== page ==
Image thanks to visiophone
We’ve all heard the buzz term ‘personal brand’ when it comes to marketing yourself in your chosen career field – but what does this really involve? And where to start? One of the key ways to connect with your market (be that companies you’d like to work for or directly to prospective ‘clients’) is to develop a communicable career personality. Here are some tips to get you closer to that ‘full package’ which will give you the edge.
1. Identify your market. Once you know who you need to sell to, you can tailor yourself to them; what are their desires and how can you fulfil them? Find out who the key players are within your market, and how you can emulate them. Of course, you don’t want to directly copy anybody, but it is good practice to get a feel of what is being well received. Also, make the effort to find out who the not-so-key players are/have been: who has failed – and why? Could you be displaying any of these traits?
2. Think about what makes you unique. A brand is no good if it is merely a carbon copy of something else. Though two manufacturers of MP3 players may be selling the same technology, if one has a brand based around simplicity, and one appears fussy and complex, which brand will triumph? Do you have a unique voice, angle or experience that makes you relevant in a saturated market? Discover what will potentially make you stand out and build on that.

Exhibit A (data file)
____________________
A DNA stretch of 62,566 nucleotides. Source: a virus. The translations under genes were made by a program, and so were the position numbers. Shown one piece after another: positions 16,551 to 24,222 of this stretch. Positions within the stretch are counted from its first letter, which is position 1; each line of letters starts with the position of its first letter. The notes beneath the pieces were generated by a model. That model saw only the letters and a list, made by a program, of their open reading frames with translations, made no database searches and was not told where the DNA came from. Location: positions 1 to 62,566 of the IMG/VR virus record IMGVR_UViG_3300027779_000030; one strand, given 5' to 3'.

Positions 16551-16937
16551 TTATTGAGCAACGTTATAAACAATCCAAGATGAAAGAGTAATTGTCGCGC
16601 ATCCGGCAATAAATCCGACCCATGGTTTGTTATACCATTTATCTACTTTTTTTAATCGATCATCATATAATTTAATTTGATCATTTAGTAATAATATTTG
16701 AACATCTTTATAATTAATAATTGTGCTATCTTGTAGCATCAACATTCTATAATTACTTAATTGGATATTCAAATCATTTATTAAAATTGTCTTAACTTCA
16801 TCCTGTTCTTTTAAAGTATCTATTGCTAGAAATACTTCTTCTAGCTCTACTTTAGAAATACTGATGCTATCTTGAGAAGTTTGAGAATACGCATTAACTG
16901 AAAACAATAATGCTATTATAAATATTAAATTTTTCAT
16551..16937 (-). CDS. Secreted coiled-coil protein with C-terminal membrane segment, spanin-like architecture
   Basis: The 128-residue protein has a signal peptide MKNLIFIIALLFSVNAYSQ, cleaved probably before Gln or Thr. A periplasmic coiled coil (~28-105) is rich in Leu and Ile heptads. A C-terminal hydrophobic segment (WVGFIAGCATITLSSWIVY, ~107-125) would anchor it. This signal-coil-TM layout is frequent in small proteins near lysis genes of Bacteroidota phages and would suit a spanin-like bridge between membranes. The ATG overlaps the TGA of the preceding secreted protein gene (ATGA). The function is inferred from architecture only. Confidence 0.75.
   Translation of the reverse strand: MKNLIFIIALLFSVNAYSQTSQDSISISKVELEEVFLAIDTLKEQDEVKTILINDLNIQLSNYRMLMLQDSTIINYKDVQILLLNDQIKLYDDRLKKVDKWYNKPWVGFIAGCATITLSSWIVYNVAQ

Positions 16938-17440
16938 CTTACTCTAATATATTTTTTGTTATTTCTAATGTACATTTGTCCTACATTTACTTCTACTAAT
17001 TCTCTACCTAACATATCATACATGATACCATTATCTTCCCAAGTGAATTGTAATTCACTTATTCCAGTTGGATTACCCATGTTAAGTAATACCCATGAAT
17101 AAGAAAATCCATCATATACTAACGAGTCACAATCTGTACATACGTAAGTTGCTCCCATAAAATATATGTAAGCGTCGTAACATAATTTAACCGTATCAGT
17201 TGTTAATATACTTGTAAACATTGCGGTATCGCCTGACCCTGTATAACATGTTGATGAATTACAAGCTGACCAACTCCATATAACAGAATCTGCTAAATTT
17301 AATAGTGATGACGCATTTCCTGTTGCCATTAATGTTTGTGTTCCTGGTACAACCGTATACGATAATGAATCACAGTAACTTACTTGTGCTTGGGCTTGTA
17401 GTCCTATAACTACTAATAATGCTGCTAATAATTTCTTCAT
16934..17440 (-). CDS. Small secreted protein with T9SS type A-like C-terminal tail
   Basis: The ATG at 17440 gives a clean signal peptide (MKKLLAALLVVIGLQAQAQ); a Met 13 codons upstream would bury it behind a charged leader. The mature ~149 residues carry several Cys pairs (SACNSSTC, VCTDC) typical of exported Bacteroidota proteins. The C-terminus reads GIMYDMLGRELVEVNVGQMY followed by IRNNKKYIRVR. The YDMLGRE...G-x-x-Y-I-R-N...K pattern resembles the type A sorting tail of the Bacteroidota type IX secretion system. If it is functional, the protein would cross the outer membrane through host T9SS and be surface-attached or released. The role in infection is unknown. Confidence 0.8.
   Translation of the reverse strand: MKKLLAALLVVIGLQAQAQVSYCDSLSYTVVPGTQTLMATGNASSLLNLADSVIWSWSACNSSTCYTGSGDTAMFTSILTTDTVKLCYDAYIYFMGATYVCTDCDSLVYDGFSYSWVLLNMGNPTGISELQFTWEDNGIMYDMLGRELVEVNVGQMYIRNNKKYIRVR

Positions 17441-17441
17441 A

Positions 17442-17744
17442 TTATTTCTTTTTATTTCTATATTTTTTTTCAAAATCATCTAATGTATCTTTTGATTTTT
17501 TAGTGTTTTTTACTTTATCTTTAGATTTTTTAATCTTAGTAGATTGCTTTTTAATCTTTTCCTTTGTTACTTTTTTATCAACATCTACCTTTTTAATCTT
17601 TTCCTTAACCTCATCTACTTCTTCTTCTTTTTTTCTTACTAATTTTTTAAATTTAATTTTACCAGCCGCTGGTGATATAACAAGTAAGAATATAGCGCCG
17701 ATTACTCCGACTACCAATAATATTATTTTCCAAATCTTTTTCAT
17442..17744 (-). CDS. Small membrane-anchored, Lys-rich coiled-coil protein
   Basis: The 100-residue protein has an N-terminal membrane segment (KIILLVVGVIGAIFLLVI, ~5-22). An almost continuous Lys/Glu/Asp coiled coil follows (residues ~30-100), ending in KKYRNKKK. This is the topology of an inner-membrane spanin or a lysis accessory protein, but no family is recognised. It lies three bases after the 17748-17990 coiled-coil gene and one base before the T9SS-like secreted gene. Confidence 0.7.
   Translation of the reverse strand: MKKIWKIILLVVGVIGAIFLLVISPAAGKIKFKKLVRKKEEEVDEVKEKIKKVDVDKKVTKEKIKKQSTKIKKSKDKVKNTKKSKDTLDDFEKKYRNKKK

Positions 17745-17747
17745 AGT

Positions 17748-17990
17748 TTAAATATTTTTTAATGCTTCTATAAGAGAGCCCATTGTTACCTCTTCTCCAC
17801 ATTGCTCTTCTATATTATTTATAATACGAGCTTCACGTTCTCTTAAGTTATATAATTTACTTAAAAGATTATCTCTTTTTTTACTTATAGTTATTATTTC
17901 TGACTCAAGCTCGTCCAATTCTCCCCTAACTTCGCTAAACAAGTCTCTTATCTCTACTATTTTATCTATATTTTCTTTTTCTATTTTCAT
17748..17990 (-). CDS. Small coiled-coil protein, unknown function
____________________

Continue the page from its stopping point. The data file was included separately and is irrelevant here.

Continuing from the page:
3. Summarise your core message. Try to explain yourself and what you are trying to achieve in only a few words as this will help to focus you. This process will also help you think about the words you use in any query emails, interviews, conversations, presentations etc. and assist in defining and streamlining a message that you can stick to. Looking ahead, this can also develop into your ‘elevator pitch’ – a mini-presentation on you and your work that should take no longer than a ride in an elevator, i.e. one to three minutes. This is important as you never know how influential the next person you get chatting to could be!